How to Tell If Bacon Has Gone Bad: Quick and Easy Tips

Bacon, a delectable treat adored by many, has a signature salty taste and crispy texture that keeps it ever-popular. With Americans consuming an average of 18 pounds per person annually, bacon often disappears quickly from our homes. However, on occasion, a forgotten package might be pushed to the back of the fridge, or perhaps your family’s appetites fall short of the quantity purchased. When this happens, determining whether your bacon is still good to eat becomes crucial.

While Coleman Natural Hickory Smoked Uncured Bacon is made with natural ingredients and contains no artificial preservatives, it won’t stay fresh forever. To help you assess the safety of your bacon, we’ve put together a few key pointers on packaging inspection and four telltale signs that it’s time to part ways with that pack.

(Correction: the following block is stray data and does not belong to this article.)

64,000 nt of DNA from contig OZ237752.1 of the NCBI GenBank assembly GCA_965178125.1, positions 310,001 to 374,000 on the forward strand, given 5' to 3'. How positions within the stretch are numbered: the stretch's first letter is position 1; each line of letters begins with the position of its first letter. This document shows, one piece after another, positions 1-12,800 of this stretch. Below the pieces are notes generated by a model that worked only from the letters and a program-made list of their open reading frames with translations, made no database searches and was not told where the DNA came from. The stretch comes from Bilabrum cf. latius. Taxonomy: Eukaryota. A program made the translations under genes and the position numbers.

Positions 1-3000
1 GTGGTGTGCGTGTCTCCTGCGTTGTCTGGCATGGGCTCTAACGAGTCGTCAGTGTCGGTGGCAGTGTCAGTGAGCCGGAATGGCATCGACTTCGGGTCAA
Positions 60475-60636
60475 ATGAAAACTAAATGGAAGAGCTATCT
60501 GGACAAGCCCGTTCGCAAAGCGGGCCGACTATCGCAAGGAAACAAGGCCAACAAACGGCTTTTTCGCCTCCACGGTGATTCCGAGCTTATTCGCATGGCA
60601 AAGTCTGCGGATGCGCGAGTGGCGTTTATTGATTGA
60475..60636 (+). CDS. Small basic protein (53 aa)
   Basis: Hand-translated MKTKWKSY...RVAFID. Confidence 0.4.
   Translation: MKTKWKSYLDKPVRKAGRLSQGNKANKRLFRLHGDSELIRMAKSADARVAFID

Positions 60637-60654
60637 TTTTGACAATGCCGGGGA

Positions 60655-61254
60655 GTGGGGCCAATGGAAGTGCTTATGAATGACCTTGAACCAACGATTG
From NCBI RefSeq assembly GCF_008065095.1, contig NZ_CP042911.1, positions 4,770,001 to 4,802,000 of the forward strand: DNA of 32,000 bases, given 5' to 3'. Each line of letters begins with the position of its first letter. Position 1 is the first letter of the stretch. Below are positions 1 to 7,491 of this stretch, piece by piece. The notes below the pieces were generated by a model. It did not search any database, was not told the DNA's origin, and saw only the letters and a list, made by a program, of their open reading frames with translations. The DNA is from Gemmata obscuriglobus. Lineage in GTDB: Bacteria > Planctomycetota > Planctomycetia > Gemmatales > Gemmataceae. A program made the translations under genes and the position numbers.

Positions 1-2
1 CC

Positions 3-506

Key Takeaways

  • Always check the expiration date and packaging condition before consuming bacon.
  • Be aware of the four signs that indicate spoiled bacon, such as off-color or sliminess.
  • Learn the proper way to store and handle bacon to maximize its shelf life and safety.

First Thing’s First: Check the Date

While examining bacon, make sure to first look for a date on the package. Many companies voluntarily include a “use by” or “sell by” date even though it’s not mandatory by the USDA.